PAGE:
Skip to main content

Review: New Moon

Eyewear saw New Moon and, while it was not swoon-inducing, thought it very good. The director lost his Pullman franchise when America balked at the Dark Materials atheism. So, he got a new film franchise to work on (though only one). Curiously, he opted not to keep Carter Burwell's brilliant, witty score, and went with something more traditionally romantic. The new film's key moments are a rotating camera over a quick montage sequence that sums up three months of despair in a teen's lovelife as autumn turns to winter; and a scene where a young werewolf pulls his t-shirt off to reveal Grade A beefcake - every girl and many boys in my cinema howled with lusty delight. New Moon is sweet tender romance. It reminded me of a James Dean film. But with less angst or terror. For a horror film, it is is lightweight. The main struggle is for the heart, not the heart's needle, or blood. I like this tenderness. It is a welcome break from torture and gore. When a main plot twist can be a hand being held, or a promise between young lovers broken, that's Romeo plus Juliet territory. The books are talky and so is the film. Michael Sheen is always going to be Tony Blair for me. Still, it's good to see this doing so well. One curious absence, given the author's Mormon faith: God. Abstinence and damnation are present (the undead may not have souls) but religion - for small town America - is airbrushed out. Given the True Blood season currently on British telly, it is telling to note that in the US (and in UK too), everything can be shown - sex, murder, monsters - more easily than a pursuit of faith.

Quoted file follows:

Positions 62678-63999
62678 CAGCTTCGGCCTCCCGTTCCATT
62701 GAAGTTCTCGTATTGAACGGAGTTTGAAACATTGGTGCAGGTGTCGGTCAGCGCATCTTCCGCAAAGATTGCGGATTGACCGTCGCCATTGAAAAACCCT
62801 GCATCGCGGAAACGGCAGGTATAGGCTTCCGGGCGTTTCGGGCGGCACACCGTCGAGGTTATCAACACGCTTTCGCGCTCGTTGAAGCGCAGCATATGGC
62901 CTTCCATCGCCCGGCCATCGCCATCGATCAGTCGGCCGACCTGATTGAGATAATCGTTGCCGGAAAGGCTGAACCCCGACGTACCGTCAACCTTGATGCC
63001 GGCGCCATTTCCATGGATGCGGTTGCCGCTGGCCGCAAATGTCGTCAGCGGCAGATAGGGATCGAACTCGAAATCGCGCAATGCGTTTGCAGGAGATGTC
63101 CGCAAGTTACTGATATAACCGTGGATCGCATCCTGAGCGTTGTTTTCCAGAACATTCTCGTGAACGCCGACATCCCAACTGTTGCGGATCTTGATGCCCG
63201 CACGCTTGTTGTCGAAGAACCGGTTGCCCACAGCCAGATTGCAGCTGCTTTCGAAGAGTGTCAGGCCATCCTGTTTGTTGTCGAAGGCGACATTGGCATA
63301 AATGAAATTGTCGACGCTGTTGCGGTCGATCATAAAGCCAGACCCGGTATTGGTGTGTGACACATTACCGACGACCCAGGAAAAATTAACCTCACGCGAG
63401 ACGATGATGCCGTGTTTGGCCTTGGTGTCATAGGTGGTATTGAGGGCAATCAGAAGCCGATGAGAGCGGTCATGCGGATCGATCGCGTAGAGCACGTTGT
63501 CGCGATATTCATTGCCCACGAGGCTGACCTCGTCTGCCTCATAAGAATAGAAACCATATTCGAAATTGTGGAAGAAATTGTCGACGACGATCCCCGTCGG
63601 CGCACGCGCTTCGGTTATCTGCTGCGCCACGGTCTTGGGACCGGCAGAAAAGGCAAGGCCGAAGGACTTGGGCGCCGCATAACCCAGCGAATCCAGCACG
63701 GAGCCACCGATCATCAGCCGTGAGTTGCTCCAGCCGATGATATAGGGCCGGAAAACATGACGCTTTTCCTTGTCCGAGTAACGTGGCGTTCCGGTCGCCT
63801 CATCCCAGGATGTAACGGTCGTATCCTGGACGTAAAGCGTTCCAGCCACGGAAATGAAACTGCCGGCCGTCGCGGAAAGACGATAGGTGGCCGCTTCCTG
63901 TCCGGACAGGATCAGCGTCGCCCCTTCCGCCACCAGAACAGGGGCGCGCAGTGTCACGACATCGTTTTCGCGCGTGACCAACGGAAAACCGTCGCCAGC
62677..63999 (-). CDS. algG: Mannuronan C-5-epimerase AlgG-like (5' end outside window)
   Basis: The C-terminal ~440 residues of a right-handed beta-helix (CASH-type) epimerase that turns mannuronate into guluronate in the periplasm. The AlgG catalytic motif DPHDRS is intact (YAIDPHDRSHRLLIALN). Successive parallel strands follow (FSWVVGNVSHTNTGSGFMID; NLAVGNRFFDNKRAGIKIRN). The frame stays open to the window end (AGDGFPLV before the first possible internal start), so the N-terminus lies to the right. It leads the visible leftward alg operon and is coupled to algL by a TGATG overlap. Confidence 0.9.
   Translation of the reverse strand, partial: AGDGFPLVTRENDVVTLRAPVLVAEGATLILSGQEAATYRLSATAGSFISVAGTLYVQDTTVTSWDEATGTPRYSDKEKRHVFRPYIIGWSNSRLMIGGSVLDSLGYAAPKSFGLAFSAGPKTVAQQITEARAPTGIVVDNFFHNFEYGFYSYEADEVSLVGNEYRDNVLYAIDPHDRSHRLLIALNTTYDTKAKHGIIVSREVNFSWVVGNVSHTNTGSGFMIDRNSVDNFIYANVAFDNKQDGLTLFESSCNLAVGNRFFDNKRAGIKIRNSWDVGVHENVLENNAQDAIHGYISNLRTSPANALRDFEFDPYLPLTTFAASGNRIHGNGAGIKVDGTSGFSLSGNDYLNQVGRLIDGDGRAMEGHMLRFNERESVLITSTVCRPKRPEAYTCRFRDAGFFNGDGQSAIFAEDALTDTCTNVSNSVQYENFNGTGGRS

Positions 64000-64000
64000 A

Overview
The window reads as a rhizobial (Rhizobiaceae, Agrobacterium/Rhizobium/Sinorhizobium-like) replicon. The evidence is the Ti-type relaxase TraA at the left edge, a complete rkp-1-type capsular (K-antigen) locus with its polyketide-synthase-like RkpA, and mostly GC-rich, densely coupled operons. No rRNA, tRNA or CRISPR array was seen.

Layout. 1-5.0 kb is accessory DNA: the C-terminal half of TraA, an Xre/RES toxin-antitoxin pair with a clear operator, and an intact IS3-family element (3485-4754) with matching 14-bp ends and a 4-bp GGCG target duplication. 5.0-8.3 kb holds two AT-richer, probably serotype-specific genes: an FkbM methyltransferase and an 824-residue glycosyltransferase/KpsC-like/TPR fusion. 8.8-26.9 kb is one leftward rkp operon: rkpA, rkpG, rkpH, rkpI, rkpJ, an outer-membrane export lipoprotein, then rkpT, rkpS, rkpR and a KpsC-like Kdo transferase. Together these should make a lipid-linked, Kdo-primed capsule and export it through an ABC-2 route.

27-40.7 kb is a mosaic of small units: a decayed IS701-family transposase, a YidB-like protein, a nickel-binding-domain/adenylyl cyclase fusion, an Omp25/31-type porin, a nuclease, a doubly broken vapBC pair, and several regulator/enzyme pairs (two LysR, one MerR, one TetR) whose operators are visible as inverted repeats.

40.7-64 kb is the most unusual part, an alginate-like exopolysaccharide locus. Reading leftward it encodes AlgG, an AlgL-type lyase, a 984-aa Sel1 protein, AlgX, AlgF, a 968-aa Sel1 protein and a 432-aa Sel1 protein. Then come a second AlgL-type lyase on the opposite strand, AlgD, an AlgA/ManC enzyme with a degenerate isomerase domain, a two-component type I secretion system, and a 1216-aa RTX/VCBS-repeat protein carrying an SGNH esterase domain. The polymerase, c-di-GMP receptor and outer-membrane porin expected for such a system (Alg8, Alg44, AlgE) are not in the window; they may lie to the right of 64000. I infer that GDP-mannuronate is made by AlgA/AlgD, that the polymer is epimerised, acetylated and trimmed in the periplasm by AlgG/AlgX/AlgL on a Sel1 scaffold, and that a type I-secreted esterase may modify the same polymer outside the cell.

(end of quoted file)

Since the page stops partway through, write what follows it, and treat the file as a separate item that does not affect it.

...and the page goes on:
Post a Comment

Popular posts from this blog

DANGER, MAN

Like a crazed killer clown, whether we are thrilled, horrified, shocked, or angered (or all of these) by Donald Trump, we cannot claim to be rid of him just yet. He bestrides the world stage like a silverback gorilla (according to one British thug), or a bad analogy, but he is there, a figure, no longer of fun, but grave concern.

There has long been a history of misogynistic behaviour in American gangster culture - one thinks of the grapefruit in the face in The Public Enemy, or Sinatra throwing a woman out of his hotel room and later commenting he didn't realise there was a pool below to break her fall, or the polluted womb in Pacino'sScarface... and of course, some gangsta rap is also sexist.  American culture has a difficult way with handling the combined aspects of male power, and male privilege, that, especially in heteronormative capitalist enclaves, where money/pussy both become grabbable, reified objects and objectives (The Wolf of Wall Street for instance), an ugly fus…

AMERICA PSYCHO

According to the latest CBS, ABC, etc, polls, Clinton is still likely to beat Trump - by percentile odds of 66% to 33% and change. But the current popular vote is much closer, probably tied with the error of margin, around 44% each. Trump has to win more key battleground states to win, and may not - but he is ahead in Florida...

We will all know, in a week, whether we live in a world gone madder, or just relatively mad.

While it seems likely calmer heads will prevail, the recent Brexit win shows that polls can mislead, especially when one of the options is considered a bit embarrassing, rude or even racist - and Trump qualifies for these, at least.

If 42-45% of Americans admit they would vote for Trump, what does that say about the ones not so vocal? For surely, they must be there, as well. Some of the undecided will slide, and more likely they will slide to the wilder and more exciting fringe candidate. As may the libertarians.

Eyewear predicts that Trump will just about manage to win th…

SEXTON SHORTLIST!

Announcing the Shortlist for the 2016 Sexton PrizeSeptember 13, 2016 / By Kelly Davio
Eyewear Publishing is pleased to announce the shortlist for the 2016 Sexton Prize. The finalists are, in no particular order, as follows:


THE BARBAROUS CENTURY, Leah Umansky
HISTORY OF GONE, Lynn Schmeidler
SEVERE CLEAR, Maya Catherine Popa
GIMME THAT. DON’T SMITE ME, Steve Kronen
SCHEHERAZADE AND OTHER REDEPLOYMENTS, David McAleavey
AN AMERICAN PURGATORY, Rebecca Gayle Howell
SIT IN THE DARK WITH ME, Jesse Lee Kercheval

The shortlist was selected by Eyewear’s Director Todd Swift with Senior Editor Kelly Davio. Don Share of Poetry Magazine will select the winning manuscript, which will be released at the 2017 AWP conference in Washington, D.C. The winner will be announced in October. 
Congratulations to our finalists!